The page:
11. After the success of the one day boycott, an organization called the "Montgomery Improvement Association" (MIA) was formed to co-ordinate further boycotts. The Reverent Martin Luther King Jr. was elected president of the new organization. He had only recently moved to Montgomery. Rosa Parks received a standing ovation when introduced at the first meeting.
12. Rosa Parks arrest was seen as an ideal test case for challenging the laws on segregation, as she was an upstanding citizen, happily married and gainfully employed, her personality was quiet and dignified.
13. The Montgomery Bus Boycott continued for 381 days and didn't end until the city repealed its segregation law. In the end the change happened, not because of the Parks case, which was stalled by appeals, or the damage to the finances of the bus company, but by a US Supreme Court ruling in the case of Browder v. Gayle that the segregation law was unconstitutional.
14. Martin Luther King Jr. later wrote about the importance of Rosa Parks in providing a catalyst for the protests, as well as a rallying point for those who were tired of the social injustices of segregation. He wrote: "Actually, no one can understand the action of Mrs. Parks unless he realizes that eventually the cup of endurance runs over, and the human personality cries out, 'I can take it no longer.'"
15. Parks became an icon of the civil rights struggle in the years after the Montgomery boycott, a symbol of resistance against injustice, but she also suffered associated hardships. She lost her job and so did her husband, because of their political activities. She also received many death threats.
16. The couple moved to Virginia, before settling in Detroit. Although the city had a reputation for being progressive, Parks was critical of the effective segregation of housing and education, and the often poor local services in black neighborhoods.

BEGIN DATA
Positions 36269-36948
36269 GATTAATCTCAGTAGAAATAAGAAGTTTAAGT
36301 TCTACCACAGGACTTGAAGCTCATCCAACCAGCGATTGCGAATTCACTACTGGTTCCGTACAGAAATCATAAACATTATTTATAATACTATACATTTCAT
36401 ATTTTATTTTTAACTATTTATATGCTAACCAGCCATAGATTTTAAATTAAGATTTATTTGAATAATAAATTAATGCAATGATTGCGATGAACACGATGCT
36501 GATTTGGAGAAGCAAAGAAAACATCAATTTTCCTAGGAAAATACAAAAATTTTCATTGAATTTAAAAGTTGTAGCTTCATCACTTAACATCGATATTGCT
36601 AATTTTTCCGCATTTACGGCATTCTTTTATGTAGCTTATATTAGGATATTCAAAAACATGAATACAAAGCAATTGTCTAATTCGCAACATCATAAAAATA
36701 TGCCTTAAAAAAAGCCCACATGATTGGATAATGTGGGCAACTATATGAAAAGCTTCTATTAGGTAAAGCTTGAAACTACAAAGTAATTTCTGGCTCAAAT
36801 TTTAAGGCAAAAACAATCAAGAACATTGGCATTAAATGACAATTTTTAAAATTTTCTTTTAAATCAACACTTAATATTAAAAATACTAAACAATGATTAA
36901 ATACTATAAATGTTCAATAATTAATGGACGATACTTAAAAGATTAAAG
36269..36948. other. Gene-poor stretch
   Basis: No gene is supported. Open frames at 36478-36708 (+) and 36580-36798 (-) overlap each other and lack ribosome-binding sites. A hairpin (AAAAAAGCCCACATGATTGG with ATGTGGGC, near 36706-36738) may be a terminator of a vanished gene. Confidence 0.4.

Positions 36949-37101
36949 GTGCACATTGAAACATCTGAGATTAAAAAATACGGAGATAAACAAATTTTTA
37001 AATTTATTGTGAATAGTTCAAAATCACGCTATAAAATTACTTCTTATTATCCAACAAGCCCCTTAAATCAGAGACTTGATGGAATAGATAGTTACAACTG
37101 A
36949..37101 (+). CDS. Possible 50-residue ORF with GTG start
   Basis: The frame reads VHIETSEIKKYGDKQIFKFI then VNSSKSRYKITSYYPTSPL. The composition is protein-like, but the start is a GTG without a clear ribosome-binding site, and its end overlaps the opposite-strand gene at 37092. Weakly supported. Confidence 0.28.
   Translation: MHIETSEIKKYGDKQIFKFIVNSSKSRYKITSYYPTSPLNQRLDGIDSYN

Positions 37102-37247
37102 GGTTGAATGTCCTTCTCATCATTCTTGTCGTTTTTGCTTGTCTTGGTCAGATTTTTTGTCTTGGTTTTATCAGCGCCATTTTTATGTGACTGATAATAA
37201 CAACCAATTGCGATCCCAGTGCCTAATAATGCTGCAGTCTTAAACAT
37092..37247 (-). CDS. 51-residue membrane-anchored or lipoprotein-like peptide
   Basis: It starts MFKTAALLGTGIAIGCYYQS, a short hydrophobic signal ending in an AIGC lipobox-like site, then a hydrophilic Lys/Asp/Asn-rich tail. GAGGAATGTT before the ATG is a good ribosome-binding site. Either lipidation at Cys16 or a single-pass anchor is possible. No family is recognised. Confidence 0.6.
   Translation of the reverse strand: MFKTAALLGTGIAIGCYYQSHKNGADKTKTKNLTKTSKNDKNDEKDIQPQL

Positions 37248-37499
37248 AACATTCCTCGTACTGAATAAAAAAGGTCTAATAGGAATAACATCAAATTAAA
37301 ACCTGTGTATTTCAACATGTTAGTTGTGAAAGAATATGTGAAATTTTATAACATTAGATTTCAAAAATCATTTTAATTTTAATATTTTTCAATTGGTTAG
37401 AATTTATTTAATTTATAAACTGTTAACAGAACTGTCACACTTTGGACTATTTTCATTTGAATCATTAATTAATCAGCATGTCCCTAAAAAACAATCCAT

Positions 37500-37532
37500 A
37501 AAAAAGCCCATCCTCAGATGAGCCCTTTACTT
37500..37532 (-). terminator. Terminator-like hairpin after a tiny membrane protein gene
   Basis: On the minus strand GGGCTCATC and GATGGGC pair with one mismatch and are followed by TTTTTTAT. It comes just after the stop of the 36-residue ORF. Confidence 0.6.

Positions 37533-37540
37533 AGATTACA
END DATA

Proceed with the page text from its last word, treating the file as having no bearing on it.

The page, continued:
17. Parks had a tough time in the 1970s. Many of her family were plagued with illness and she experienced multiple bereavements, including her husband and brother. She also experienced financial strain for the rest of her life, partly due to her giving away most of her money made from speaking to civil rights causes.
18. Rosa Parks died at the age of 92 on October 24, 2005. Her coffin was flown to Montgomery and taken in a horse-drawn hearse to the St. Paul African Methodist Episcopal (AME) church, where a memorial service was held. The casket was then taken to Washington, D.C. and carried by a bus similar to the one in which she had refused to give up her seat. Her body then laid in honor in the rotunda of the U.S. Capitol. Her body then went back to Detroit, where is was eventually laid to rest in Detroit's Woodlawn Cemetery.
19. President George W. Bush issued a proclamation ordering that all flags on U.S. public areas should be flown at half-staff on the day of Parks' funeral.
20. In 2013 Rosa Parks became the first African American woman to have her likeness depicted in National Statuary Hall, United States Capitol, Washington, D.C.
© 2015 Paul Goodman